In my collection of cookbooks is The Complete International Jewish Cookbook by Evelyn Rose. For more than 30 years, she was food editor of the London Jewish Chronicle. When I received the press release that 100 Best Jewish Recipes (Interlink Books, 2016) by Rose with Judi Rose was being published, I was sure it would be as lovely as the earlier one and was saddened to learn that Evelyn Rose was no longer living – she died in 2003.
Judi Rose had quite a task when she began working on this book, as she narrowed down the thousands of recipes from her mother’s career into the ones their family loved best. She ultimately decided on 100 of her mother’s best-loved recipes – “some of her personal favorites, as well as those of her fans.”
Judi Rose is a food writer, consultant and culinary expert. She and her mother cooked together for more than 30 years and wrote two cookbooks together. The recipes she has chosen epitomize her mother’s principles of “incorporating thinking on health and nutrition, and using new technology to save time and effort.”
“My mother passionately believed that each dish must have ta’am – that extra something that makes it taste special and worth the effort for busy people to put on their table,” writes Rose.
There are 128 recipes in this new cookbook, enhanced by 38 color photographs. After a foreword, an introduction and an essay on festivals and food, the chapters are listed: small plates (10 recipes), soups (13 recipes), poultry (12 recipes), meat (16 recipes), fish (11 recipes), vegetables and side dishes (23 recipes), bread-bakes and desserts (21 recipes) and basics (22 recipes). A final essay is on adapting recipes for the kosher kitchen.
One thing missing from the recipes is whether they are meat, dairy or pareve. Other than that, each recipe has how many servings, how long it will keep in the refrigerator (a clever inclusion not generally listed with recipes), how long it can be frozen and a little introductory note.
Styles include Middle Eastern and Sephardi, and the places from where the recipes come include Austria, Lithuania, Syria, Russia, France, Hungary, Germany, Spain, Turkey, Persia, Morocco, China, Italy, Greece, Holland, Britain, Israel, Sicily, Egypt, Indonesia, Armenia and Denmark. As the publisher notes, these are traditional and contemporary recipes, for family meals and special occasions, for both novices and experienced cooks.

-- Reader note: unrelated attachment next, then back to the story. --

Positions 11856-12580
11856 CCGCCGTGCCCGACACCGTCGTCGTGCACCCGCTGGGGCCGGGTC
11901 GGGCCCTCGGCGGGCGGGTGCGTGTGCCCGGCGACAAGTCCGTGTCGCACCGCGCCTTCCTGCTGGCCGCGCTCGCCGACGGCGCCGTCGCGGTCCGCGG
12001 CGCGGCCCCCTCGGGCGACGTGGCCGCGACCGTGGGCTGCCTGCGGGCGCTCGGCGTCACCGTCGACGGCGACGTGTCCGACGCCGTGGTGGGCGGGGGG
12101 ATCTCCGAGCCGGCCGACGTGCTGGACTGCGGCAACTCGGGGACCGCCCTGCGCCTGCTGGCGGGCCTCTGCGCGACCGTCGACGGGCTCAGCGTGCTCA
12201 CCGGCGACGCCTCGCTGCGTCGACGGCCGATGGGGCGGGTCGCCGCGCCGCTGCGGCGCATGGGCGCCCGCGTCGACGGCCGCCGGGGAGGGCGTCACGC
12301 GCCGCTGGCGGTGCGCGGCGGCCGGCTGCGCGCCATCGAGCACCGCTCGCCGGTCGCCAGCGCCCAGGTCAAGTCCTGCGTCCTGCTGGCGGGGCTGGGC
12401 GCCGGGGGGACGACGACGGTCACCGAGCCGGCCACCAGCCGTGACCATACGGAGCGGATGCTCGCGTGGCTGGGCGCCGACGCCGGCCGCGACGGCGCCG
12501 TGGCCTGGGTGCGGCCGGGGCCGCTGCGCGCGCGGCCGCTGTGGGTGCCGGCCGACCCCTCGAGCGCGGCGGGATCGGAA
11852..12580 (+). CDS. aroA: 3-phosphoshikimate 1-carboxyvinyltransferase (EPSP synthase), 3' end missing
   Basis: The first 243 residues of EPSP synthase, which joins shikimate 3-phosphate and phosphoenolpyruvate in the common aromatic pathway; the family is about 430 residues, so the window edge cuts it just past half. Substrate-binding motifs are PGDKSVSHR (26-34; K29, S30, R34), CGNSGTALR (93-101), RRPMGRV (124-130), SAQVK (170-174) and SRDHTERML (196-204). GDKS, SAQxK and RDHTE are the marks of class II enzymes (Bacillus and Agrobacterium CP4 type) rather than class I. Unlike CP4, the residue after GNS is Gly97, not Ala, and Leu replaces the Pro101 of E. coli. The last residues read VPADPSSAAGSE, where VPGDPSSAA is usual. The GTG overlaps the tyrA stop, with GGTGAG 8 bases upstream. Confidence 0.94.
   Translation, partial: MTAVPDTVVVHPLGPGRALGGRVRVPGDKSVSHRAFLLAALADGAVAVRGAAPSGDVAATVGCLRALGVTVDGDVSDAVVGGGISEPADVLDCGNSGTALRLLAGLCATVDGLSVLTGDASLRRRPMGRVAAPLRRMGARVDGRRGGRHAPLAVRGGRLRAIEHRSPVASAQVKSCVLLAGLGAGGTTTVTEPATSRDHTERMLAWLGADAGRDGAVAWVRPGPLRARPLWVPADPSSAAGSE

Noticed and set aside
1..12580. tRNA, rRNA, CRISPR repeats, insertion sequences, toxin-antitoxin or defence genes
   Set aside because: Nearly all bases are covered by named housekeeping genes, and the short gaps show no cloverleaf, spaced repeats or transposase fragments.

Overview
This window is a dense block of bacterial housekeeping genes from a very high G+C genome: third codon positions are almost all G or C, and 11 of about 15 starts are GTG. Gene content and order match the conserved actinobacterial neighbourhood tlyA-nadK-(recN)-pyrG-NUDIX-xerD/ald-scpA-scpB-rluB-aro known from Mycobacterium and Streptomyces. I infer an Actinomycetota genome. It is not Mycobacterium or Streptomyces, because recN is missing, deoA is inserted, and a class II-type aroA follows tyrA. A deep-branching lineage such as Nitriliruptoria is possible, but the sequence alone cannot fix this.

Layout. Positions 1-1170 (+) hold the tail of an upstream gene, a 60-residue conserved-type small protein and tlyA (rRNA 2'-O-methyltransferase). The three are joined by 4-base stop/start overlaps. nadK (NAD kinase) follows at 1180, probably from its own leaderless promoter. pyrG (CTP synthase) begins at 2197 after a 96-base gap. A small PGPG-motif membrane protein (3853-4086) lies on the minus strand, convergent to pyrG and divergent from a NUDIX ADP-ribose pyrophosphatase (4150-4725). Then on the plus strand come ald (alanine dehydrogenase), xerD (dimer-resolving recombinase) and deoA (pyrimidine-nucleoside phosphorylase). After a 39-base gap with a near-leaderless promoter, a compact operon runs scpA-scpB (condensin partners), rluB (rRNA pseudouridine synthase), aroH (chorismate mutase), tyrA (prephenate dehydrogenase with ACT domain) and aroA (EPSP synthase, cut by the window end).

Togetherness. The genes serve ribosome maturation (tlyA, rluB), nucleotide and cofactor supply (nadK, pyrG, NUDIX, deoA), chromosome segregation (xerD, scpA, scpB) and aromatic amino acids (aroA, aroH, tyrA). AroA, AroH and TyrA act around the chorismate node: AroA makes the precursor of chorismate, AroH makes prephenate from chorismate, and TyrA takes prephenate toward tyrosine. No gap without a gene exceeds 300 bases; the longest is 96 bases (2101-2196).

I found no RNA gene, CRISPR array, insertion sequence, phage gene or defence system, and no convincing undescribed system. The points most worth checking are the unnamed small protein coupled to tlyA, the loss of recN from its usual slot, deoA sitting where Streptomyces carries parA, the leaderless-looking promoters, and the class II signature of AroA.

Here are a few of the traditional, classic recipes.
CHICKEN LIVER PATÉ
1 finely chopped onion
1 crushed garlic clove
4 tbsp soft margarine or rendered chicken fat
5-10 grinds sea salt
12 oz ready-koshered chicken livers
15 grinds of black pepper
1 good pinch of freshly grated nutmeg
warm French bread, crackers or sliced challah
Hard boil eggs for 10 minutes, drain, return to pan, cover with cold water and leave to cool.
Fry the onion and garlic gently in the margarine or fat until very soft and a rich brown. As the onion cooks, sprinkle it with sea salt.
Peel the eggs and cut in half. Put one aside.
Put the onion and garlic with cooking juices into a food processor, process until smooth. Add two eggs, livers, pepper and nutmeg. Process until smooth. Taste and add more seasoning if necessary.
Turn mixture into a terrine or oval gratin dish or divide between individual ramekins. Cover with plastic wrap and chill overnight. Refrigerate extra egg.
One hour before serving, remove paté from refrigerator to return to room temperature. Pass the remaining egg through a food mill or sieve to decorate the top of the paté.
Serves six as an appetizer, eight to 10 as a spread. Keeps five days in the fridge and freezes for one month.
TRADITIONAL CHICKEN SOUP
1 whole or half chicken with wings and giblets
7 1/2 cups water
2 tsp salt
1 pinch white pepper
2 halved, peeled carrots
leaves and top 2 inches of 2 celery ribs
1 sprig parsley
1 very ripe tomato
Put bird and pieces in a large pot with water, salt and pepper. Cover and bring to a boil. Remove foam with a large metal spoon.
Peel and halve onion and carrots, and add to pot with celery, parsley and tomato. Bring to a boil. Reduce heat, cover and continue to simmer three hours until chicken feels very tender when a leg is prodded.
Strain soup, reserving giblets and carrots in a separate container. Cover and refrigerate soup. Next day, remove congealed fat and return soup to the pot.
Cube giblets and carrots. Add to soup. Serve with matzah balls or noodles.
Serves four to six. Keeps three days in the refrigerator and three months in the freezer.
1 cup cake flour
1 to 1 1/2 cups all-purpose flour
3 tsp baking powder
2 large eggs
2/3 cup superfine sugar
1/2 cup sunflower or other flavorless oil
zest of 1 orange
1 tsp vanilla extract
Preheat oven to 350˚F and line two baking sheets with parchment paper.
Mix flours and baking powder. In a separate bowl, whisk the eggs until thick then gradually whisk in the sugar, followed by the oil, orange zest and vanilla.
Stir in enough of the flour to make a rollable, nonsticky dough. Knead until smooth then roll onto a floured board until a half-inch thick.
Sprinkle the dough with sugar, roll lightly to press it in. Cut into shapes with cookie cutters and arrange on prepared trays, leaving room for cookies to spread. Bake for 20-25 minutes or until pale gold in color. Leave on wire racks to cool.
Makes about 50. Will stay fresh two weeks in an airtight container and freezes for three months.
Sybil Kaplan is a journalist, foreign correspondent, lecturer, food writer and book reviewer who lives in Jerusalem. She also does the restaurant features for janglo.net and leads walks in English in Jerusalem’s market.